SPARK Recommends Safe Harbor for New Definition of Fiduciary

February 2, 2011 ( - The SPARK Institute has urged the Employee Benefit Security Administration (EBSA) to take a more measured and restrained approach in changing the definition of investment advice and fiduciary so that the agency and the entire regulated community can evaluate the implications for everyone affected.

In its comment letter on the proposed change in the definition of fiduciary, the institute also recommended that EBSA consider adding a safe harbor under any final rule.  

According to a news release, the key features of The SPARK Institute’s proposed safe harbor are: 

  • Unless a service provider has or exercises discretion with respect to plan assets, the service provider and a plan, plan sponsor, plan participant or beneficiary should be permitted to agree upon and define, in writing, the service provider’s role and whether a fiduciary relationship is intended or expected and, if so, the scope of that fiduciary relationship. 
  • Any written agreement regarding a service provider’s role as a fiduciary or non-fiduciary should include an express statement that the products and services are not investment advice or fiduciary service, except as specifically provided otherwise in the agreement. 
  • The service provider should disclose in any such agreement and consistent with the regulations under Section 408(b)(2) of ERISA, the financial interests it may have regarding any decisions that the plan, plan sponsor, plan participant or beneficiary may make in connection with the plan and plan assets. 
  • A service provider should be permitted to provide advice, recommendations, and information to a potential customer during the sales process if the selling party expressly discloses that the seller is providing such in a non-fiduciary capacity as a seller and that it has a financial interest regarding any decisions that the potential customer may make in connection with the plan and plan assets. 


The institute also urged EBSA to maintain its current position that distribution counseling services and recommendations that a person take a distribution are not investment advice under ERISA.  “We also asked EBSA to issue additional guidance that clearly defines distribution counseling, assistance and education that can be provided by the plan sponsor and service providers to the plan, including plan fiduciaries,” said SPARK General Counsel Larry H. Goldbrum, in the news release.

Unintended Consequences  

Goldbrum said the SPARK Institute is concerned that the scope of the EBSA’s proposed redefinition of fiducairy is very broad and the availability and scope of the exceptions are unclear. He added that if the proposal is finalized as written, it is likely that plan sponsors will be unable to cost effectively get the information and support they need with respect to their plan investment options.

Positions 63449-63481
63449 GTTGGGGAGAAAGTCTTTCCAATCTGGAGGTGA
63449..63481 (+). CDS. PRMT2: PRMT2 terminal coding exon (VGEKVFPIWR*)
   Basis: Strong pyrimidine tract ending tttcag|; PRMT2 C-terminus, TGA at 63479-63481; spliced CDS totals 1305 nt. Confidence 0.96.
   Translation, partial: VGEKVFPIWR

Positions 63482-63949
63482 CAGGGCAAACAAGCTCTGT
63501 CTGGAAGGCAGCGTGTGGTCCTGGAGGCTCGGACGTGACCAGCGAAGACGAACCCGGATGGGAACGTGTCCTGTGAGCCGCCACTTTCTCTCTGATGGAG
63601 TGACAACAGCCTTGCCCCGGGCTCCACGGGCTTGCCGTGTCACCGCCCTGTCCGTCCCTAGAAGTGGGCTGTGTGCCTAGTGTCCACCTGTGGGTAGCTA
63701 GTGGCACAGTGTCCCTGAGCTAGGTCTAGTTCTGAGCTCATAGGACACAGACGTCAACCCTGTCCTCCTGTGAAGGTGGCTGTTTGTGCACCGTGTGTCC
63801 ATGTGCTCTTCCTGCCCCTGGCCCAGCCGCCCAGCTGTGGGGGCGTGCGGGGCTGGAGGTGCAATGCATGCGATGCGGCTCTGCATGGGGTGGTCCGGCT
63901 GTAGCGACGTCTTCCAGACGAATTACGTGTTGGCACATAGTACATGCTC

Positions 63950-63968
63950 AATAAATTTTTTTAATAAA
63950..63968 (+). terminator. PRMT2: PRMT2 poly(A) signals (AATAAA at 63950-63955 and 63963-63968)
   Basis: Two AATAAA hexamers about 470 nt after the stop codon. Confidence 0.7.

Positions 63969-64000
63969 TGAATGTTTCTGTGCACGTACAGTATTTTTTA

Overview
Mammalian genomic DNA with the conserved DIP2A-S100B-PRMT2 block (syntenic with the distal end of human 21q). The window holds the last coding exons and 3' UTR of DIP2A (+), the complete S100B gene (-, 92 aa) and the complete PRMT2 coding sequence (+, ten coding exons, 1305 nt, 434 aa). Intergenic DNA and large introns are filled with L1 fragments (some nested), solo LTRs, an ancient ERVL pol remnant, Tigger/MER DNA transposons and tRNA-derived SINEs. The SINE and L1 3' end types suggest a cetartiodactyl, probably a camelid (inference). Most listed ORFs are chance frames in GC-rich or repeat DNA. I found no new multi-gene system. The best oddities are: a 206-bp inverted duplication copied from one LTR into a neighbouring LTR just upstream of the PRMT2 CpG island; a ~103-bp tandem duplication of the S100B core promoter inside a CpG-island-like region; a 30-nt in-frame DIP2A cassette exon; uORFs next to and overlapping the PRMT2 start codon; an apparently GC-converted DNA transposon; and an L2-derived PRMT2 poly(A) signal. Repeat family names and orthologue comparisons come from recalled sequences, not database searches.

Specific concerns raised by The SPARK Institute in its comment letter include the potential unintentional fiduciary status of investment adviser affiliates, the scope and clarity of the platform provider and seller exceptions, and the scope of the valuation services provisions and limitations on the exception included in the proposal.     

With regard to the platform provider exception, The SPARK Institute recommended that EBSA clarify or modify the proposal to allow for service providers to provide assistance and information to a plan, plan sponsor, participant and beneficiary about plan investment options in a non-fiduciary capacity provided that any such assistance is based on “objective criteria” including criteria recommended by the service provider.    

Regarding the seller’s exception, the Institute recommended that EBSA clarify that the exception is intended to cover the advice and recommendations of the seller until the recipient makes a decision with respect to an unresolved matter, even if an agreement has been signed or decisions have been made by the recipient with respect to other matters.    

Regarding the scope of valuation services, The SPARK Institute asked EBSA to withdraw the sections of the proposed rule that define valuation services as investment advice and that provide exceptions.  Additionally, The SPARK Institute requested that the agency study these issues and their impact on the retirement plan community before issuing a final rule and offered modified language to the proposal in the event that EBSA does not accept its request.  

The comment letter is posted on The SPARK Institute website at